2008, 468 p.
This book is part of a projected trilogy and it was shortlisted for the Booker Prize in 2008. It did not win, and perhaps it’s a work best appreciated once the other volumes appear. There are hints throughout the book that there is an endpoint in sight for the author, even if we don’t as yet know how we’re going to get there. The author foreshadows that people and events will one day be represented in a shrine, but we don’t know where this shrine will be, or when it will be created.
The story line unspools slowly, almost as if the plot itself is caught in a sticky opium haze. Within the 468 pages we have the arrival of a boat, its provisioning and slow movement down the river towards the open sea, then its journey to Mauritius, and the story closes before landfall is made. The impetus of the book is the gathering together of the cast of main characters- a widow who escapes suttee, a bankrupt rajah, a mulatto American sailor, a French woman under the care of a wealthy English opium-trader- and the chain of circumstance that brings them to this boat. It was in this slow accumulation of characters that I was most aware of the trilogy-nature of the book- not unlike Lord of the Rings perhaps, although I hope that the book doesn’t take as long to divest itself of all these characters as that particular trilogy did! In less assured and more impatient hands, this would have been rushed but in this book I found myself introduced to each character and drawn into his or her story before moving onto the next one. Each character was clearly established in my mind, so that it was a case of merely picking up interest when I met them again, rather than having to flip back to see “Now, who’s this again?”. There is no cast of characters, and to Ghosh’s credit, I didn’t feel that I needed one.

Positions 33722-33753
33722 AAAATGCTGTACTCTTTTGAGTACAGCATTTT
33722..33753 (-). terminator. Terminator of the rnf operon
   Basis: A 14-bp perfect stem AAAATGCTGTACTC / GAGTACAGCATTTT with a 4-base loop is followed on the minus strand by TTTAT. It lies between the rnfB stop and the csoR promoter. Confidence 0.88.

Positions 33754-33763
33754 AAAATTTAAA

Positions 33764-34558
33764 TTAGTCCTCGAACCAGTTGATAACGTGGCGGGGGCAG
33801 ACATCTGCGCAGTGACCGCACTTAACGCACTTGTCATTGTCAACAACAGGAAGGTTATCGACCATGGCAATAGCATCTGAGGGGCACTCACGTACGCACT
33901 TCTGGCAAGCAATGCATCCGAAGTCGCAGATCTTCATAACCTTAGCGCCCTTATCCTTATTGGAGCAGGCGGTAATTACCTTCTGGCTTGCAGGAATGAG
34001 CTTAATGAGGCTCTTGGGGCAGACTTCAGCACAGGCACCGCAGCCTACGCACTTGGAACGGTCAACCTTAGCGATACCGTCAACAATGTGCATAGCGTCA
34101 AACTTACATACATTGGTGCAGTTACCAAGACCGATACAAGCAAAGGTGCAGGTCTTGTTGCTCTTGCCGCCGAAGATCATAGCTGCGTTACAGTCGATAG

Beyond the literary level, the book is an explication of British colonialism and the networks between different ports of Empire across the globe. Set specifically in time- March 1838- the book captures well the interconnectedness of British colonialism. The Indians provide the opium that is forced onto the Chinese in order to prevent a currency imbalance in return for Chinese goods. Slave ships are reconfigured to ship indentured Indian labour to Mauritius to exploit the sugar industry which in turn is fed into the colonial economy. We have characters who straddle cultures: the French Paulette drawn into the British colonial family despite her upbringing by an Indian foster-mother, and Zachary Reid, the son of an American slave mother and white father.
The language of the novel draws on a pidgin-English, a “jolly hockey-sticks” bombast amongst the English characters and Indian vernacular. Ghosh makes no concessions here. The dialects are part of the text, with no glossary, no semantic crutches, and as a reader you just have to deal with them and move on (dare I say “Move Forward”?). And move on I did, and I look forward to reading the next installment.